First, considering the R2 coefficient (Table 4), GIS and RS-based approaches overall can better explain the relationships with UHI than the model using solely urban geometric factors. This also demonstrates the complementary effects of LCZ attributes on urban geometric and socioeconomic factors for better UHI estimation. This finding indicates that LCZ categorical elements can contribute to better reflecting the subtle conditions on urban geometry and land cover defined by LCZ classification, ultimately resulting in a stronger capability to estimate LST.

Second, the overall performance of the two approaches is largely equivalent in explaining the relationship between urban from and UHI intensity but the detailed LCZ results varied between GIS and RS means. The GIS-based measure has advantages when the study area is composed of complex urban features, and it captures better built-up land elements in urban areas which is consistent with the observation for GIS-based measures can capture finer resolution spatial details in previous studies (Hidalgo et al., 2019). By checking results with site photos, the GIS-based model for built-up area classification is less accurate in peripheral areas such as the northern outskirts due to the limitation of data availability or timely updates. Considering megacities such as Guangzhou or other rapidly growing cities, RS-based measure is advantageous to provide a quick overview with acceptable accuracy based on its continuous coverage of the total area within the city boundary.

Third, the coefficient of each LCZ categorical variable can shed light on the estimated change of LST if a parcel of land were conceived to be changed from LCZ one to a targeted LCZ. Both RS and GIS approaches identify LCZ G and A as the cooling source if an area was planned to be dominated by water and trees, with LST decreasing by 2.109 (GIS), 2.054 (RS), and 1.774 (GIS), 2.719 (RS) degrees, respectively. According to the coefficients, areas dominated by lightweight low-rise (LCZ 7) and large low-rise (LCZ 8) are major drivers for increasing LST. This difference in coefficient between LCZ 7 and 8 could be explained by the different methods between GIS- and RS-based models to classify LCZ 7 and 8.

6 Conclusion

6.1 Significance of comparing local climate zone classification approaches

Built on prior studies, this research further clarifies the complement and divergent relationship between object-based and pixel-based information from GIS and RS images which has not been stressed sufficiently. This study proposed a new framework to further compare the variance of LST based on GIS and RS data and models, with goals to address the gaps created by insufficient efforts for comparing the effectiveness between the two types of LCZ classifications. Built on prior LCZ classification and LST estimation studies (M. Cai et al., 2016; G. Chen et al., 2021; R. Wang et al., 2019), we synthesized and expanded existing frameworks to 1) effectively evaluate the classification of LCZs based on GIS and RS and 2) compare quantitatively the effects of LCZ attributes on UHI with both RS-based and GIS-based approaches taking Guangzhou as a case study.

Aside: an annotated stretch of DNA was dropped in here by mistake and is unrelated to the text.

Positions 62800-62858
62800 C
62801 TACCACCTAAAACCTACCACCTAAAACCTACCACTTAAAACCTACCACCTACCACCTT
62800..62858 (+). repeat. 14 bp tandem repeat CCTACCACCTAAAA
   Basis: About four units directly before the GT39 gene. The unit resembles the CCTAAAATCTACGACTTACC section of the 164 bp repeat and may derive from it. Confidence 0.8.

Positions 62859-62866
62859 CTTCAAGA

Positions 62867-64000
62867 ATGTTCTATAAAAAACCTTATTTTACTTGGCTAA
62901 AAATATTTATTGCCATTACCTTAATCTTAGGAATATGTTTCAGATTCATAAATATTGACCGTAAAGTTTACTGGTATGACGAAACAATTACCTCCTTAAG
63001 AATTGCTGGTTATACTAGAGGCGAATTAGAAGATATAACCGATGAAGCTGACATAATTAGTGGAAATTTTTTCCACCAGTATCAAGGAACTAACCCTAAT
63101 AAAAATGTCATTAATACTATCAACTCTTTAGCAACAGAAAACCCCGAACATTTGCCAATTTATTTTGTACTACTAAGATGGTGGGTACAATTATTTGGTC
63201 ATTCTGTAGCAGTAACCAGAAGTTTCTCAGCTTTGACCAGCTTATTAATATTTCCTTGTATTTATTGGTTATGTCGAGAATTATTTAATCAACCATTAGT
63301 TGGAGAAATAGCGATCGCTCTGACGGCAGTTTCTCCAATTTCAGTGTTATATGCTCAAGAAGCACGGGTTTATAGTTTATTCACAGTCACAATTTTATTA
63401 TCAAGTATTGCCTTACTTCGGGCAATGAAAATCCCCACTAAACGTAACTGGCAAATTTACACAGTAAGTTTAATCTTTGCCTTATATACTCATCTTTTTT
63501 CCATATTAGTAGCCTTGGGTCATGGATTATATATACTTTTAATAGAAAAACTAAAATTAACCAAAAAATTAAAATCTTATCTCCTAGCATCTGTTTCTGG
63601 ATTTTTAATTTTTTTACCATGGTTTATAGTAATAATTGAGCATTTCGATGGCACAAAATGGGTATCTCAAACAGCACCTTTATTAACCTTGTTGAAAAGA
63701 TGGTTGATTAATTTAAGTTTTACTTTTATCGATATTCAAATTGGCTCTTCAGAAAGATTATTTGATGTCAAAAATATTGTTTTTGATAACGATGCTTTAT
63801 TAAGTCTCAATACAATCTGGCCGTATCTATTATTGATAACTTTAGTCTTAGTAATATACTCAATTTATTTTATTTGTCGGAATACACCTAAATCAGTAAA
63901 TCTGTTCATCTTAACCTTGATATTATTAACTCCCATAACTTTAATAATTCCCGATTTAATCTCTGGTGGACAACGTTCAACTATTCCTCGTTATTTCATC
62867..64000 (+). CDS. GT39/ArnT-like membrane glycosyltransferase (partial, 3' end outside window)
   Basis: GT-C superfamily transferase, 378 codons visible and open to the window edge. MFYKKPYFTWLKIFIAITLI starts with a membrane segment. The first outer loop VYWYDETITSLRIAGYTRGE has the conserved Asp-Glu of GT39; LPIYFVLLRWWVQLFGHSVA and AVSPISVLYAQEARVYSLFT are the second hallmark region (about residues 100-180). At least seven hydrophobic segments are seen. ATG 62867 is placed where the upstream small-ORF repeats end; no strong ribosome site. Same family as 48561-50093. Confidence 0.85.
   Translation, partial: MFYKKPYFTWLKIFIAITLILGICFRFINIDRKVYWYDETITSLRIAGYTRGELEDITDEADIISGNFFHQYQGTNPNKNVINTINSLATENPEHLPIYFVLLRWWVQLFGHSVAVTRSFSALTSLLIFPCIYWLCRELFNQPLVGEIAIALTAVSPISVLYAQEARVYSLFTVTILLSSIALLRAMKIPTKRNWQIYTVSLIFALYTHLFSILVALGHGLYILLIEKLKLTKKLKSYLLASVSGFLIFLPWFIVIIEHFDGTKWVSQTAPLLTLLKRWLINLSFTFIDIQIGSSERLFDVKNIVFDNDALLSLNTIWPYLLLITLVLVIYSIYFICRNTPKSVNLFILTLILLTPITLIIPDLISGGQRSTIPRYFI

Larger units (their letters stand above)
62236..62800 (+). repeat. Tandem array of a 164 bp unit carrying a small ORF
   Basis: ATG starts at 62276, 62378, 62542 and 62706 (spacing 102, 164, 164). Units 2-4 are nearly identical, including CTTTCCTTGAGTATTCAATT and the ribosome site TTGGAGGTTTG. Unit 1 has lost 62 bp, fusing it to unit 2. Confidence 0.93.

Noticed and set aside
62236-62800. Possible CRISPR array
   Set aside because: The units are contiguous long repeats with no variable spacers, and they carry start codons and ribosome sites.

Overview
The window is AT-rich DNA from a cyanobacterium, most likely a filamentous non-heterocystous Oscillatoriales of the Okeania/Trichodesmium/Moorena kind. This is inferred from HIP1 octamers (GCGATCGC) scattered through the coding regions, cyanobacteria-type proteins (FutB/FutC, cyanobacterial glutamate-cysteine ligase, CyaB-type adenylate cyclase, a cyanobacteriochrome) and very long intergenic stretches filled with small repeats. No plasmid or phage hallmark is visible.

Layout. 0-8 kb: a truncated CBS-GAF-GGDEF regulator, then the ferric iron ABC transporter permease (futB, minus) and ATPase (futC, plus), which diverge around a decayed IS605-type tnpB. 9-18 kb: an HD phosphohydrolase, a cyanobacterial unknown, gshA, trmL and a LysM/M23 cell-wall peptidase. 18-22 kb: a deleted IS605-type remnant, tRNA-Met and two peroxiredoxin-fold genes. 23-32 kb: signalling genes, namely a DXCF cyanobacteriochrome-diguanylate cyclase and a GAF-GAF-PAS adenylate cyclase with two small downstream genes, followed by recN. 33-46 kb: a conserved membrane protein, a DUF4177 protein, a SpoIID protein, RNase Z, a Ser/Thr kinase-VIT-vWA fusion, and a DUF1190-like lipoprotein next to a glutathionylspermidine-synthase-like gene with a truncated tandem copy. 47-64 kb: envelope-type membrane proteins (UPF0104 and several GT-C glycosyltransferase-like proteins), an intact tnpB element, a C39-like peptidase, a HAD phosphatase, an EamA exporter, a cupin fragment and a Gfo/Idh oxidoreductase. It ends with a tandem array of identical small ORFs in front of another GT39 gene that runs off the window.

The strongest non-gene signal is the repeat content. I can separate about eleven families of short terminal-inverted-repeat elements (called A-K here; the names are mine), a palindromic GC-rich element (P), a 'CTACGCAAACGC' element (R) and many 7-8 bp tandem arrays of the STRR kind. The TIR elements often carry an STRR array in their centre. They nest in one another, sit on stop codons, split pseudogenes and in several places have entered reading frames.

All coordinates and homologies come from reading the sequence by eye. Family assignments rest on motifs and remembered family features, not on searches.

To what extent LCZ categorical variable generated by GIS- and RS-based measures for estimating LST diverge and converge is discussed in this study. We quantified their impacts on UHI with a comprehensive set of multisource data in Guangzhou. First, the GIS- and RS-based approaches show almost equivalent collective explanatory power on overall estimation, with RS, explaining slightly more variance over GIS. Second, the LCZ categorical attributes generated by both RS and GIS models can contribute to estimating LST variation based on hypothetical changes in LCZs.

6.2 Implications to urban planning and design

This study has developed a framework for comparing GIS-based and RS-based LCZ classification in Guangzhou. It has demonstrated the workflow of synthesizing a set of planning and RS information into standardized maps of urban form. The two sets of LCZ classification maps are both capable to provide a quick diagnosis of urban forms and heat-affected areas in Guangzhou, which can serve as a base to support planners and designers to screen prioritized areas for UHI mitigation and adopting urban cooling strategies.

Considering the data-intensive and laborious process of the GIS-based approach, the RS-based approach can generate more cost-effective results with equivalent performance, but less cost time and high accessibility brought by freely available data. The RS-based approach can provide useful land use data with continuity that extends its coverage to peripheral or semi-urban areas. The RS-based approach can be maintained with the less technical capacity requirement without involving in-depth GIS techniques, which can be a relatively feasible option for agencies in large and fast-growing cities of developing countries due to the challenging data availability in terms of limited coverage and poor quality.

Based on the correlation between LCZs and UHI, we suggest urban policymakers and designers 1) compare approaches based on the different data sources and 2) identify and prioritize the most impacted built-up types, in Guangzhou’s case LCZ 7 and 8, to enhance heat mitigation. Integrating LCZs into urban planning guidelines can inform design strategies to be resilient and sustainable (C. Qiu et al., 2018; Kwok et al., 2019). In line with the new urbanization agenda which calls for high-quality growth and sustainable environmental management (S. Wang, Liu, and Qin 2022), this study identified feasible measures that can provide evidence-based policy recommendations to enhance urban resilience and tackle UHI.